At the same time that real wages were stuck, other really nasty aspects of neo-liberalism put more pressure on the family budget. Jobs left for abroad. And as good jobs left, this tended to depress wages for the workers who kept their jobs.

Employers were in a great position to get concessions from workers. Benefits were scaled back. You had to pay for your uniform at the burger joint. Pensions were being squeezed for those who still have them.

Then the American financial sector produced the solution -- or rather pseudo solution -- to this problem: debt. The illusion of the American dream has been sustained on a mountain of student debt, mortgage debt, and credit card debt. It was open season for any way that Wall Street could figure out how to max families out further.

But this crazy level of debt only postponed the crisis. There is just no way to borrow yourself out of a structural budget shortfall afflicting most families. Today, families are tapped out. And when that money needs to be repaid, look out. Families go from barely managing to free-fall.

Now that families are self-destructing with the stress of this economic catch-22, we face further challenges. Governments worldwide seem to be opting to make a bad situation worse -- by imposing austerity measures on the same families that were in bad shape even before the tumultuous events of the last few years. And as governments squeeze people, this will further contract economic activity.

If you think it was hard making ends meet in the tepid recovery of the last few years, just wait until global austerity tightens the screws further. As governments cut back spending this only amplifies the problems in the world economy. Indebted consumers can't buy stuff, governments won't buy stuff, and businesses are scared to invest because they see that consumers and governments are cutting back. With no one purchasing, the economy goes from really bad to catastrophic.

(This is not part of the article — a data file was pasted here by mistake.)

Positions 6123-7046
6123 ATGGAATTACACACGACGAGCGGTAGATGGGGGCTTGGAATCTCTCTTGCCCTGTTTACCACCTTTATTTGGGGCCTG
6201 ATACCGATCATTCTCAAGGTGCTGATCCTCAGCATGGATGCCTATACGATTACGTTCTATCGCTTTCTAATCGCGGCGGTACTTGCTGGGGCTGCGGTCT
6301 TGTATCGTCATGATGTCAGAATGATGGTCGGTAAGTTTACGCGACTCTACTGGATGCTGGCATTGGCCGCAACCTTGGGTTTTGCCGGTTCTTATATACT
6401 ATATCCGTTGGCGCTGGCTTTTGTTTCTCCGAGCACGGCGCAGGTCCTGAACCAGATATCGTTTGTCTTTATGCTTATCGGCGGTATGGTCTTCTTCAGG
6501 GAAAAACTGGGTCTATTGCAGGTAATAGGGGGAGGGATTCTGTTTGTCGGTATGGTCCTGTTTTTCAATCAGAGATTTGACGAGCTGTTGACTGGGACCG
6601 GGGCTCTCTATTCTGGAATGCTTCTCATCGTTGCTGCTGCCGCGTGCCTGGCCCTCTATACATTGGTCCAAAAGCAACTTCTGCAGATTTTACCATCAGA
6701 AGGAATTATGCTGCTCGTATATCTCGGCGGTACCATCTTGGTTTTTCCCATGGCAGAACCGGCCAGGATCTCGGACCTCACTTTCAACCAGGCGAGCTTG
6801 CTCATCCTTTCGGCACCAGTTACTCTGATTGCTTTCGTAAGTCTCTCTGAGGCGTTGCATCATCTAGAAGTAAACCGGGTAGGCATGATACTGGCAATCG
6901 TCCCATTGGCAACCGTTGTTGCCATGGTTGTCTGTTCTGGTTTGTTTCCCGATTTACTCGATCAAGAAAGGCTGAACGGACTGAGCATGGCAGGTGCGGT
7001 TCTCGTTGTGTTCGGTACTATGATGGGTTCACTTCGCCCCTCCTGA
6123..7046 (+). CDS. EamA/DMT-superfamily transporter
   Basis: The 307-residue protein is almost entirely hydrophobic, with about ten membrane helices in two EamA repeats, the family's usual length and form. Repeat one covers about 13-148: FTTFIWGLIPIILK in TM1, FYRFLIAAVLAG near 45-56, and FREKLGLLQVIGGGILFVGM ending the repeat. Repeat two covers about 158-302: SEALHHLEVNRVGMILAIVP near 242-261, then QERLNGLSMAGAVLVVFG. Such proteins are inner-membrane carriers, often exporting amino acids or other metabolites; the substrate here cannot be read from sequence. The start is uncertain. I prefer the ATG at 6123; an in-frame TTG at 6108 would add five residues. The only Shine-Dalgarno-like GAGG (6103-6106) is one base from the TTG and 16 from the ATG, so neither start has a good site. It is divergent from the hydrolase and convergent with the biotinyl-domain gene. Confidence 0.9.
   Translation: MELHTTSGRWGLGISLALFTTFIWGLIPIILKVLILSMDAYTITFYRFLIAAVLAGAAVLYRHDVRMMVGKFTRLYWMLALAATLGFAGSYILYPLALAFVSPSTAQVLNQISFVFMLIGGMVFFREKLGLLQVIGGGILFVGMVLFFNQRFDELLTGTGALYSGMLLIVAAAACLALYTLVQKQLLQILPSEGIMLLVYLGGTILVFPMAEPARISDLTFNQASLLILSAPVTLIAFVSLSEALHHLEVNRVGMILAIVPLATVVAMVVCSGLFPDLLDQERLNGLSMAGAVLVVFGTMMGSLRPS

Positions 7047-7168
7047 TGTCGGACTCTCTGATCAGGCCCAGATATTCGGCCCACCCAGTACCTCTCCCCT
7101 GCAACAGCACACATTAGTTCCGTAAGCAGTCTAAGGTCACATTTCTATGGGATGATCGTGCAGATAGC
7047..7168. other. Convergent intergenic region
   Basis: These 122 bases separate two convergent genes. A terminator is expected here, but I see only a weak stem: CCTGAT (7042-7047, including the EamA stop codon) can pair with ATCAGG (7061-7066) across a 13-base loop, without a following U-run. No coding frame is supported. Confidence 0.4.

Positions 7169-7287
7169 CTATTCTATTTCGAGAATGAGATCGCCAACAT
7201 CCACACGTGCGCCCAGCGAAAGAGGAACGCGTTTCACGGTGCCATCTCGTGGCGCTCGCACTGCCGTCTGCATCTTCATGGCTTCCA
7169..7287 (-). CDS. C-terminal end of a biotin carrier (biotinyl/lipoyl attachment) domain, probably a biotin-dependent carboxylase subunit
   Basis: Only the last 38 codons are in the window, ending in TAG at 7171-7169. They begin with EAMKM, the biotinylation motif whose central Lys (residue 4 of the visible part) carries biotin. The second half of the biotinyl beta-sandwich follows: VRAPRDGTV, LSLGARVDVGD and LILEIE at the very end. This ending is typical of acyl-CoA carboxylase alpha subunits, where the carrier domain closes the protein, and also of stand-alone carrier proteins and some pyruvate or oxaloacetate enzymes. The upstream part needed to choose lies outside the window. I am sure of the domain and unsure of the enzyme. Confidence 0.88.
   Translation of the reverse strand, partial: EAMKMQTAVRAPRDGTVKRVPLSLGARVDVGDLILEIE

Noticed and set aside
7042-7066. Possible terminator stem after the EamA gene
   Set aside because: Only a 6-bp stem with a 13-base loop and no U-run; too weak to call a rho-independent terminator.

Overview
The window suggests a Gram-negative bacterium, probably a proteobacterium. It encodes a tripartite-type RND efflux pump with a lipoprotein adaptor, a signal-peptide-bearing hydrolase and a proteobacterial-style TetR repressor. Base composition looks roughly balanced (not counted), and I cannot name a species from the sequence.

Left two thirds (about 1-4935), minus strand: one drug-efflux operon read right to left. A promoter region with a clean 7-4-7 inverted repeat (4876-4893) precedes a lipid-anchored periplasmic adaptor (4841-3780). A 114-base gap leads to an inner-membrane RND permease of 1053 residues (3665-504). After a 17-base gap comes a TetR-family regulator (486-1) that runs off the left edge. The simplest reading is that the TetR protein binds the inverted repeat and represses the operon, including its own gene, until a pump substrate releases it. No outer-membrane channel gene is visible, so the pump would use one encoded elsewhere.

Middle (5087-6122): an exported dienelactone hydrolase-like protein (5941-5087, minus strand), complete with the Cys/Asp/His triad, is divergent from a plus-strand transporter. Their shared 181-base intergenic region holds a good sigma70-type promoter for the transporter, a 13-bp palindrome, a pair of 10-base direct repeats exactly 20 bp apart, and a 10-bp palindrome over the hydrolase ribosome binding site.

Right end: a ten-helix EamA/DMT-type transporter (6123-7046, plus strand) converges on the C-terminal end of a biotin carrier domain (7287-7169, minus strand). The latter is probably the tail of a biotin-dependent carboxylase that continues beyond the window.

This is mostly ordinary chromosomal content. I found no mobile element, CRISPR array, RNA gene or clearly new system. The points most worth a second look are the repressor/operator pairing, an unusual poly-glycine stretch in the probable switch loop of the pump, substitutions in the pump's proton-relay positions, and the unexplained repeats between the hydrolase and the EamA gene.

So what should be done about this mess? Wolff has a piece in the Guardian offering his viewpoint.

He focuses on what would make an economic system that responds to human needs rather than corporate agendas. He wants to change the way the economy works, not just tinker with policies to keep an unjust economic system on life support.

Wolff wants to bring democracy to the way economies work. After all, if political democracy is such a good thing, why not bring it to the economy too?

Starting right in our workplaces, Wolff wants us to get together to plan how work is organized, what gets produced, and what we should do with the fruits of our labours. Instead of the profits of corporations coming at the expense of most of us, our workplaces could be using these profits do make the kind of world we want to live in.

Of course, Wolff is just one among many who are daring to ask big question of our economy. You can ask your own questions. As "occupy together" spreads to Canada and beyond, we can all get in on the conversation.

Economist Ellen Russell is a research associate with the Canadian Centre of Policy Alternatives. Her column comes out monthly in rabble.ca.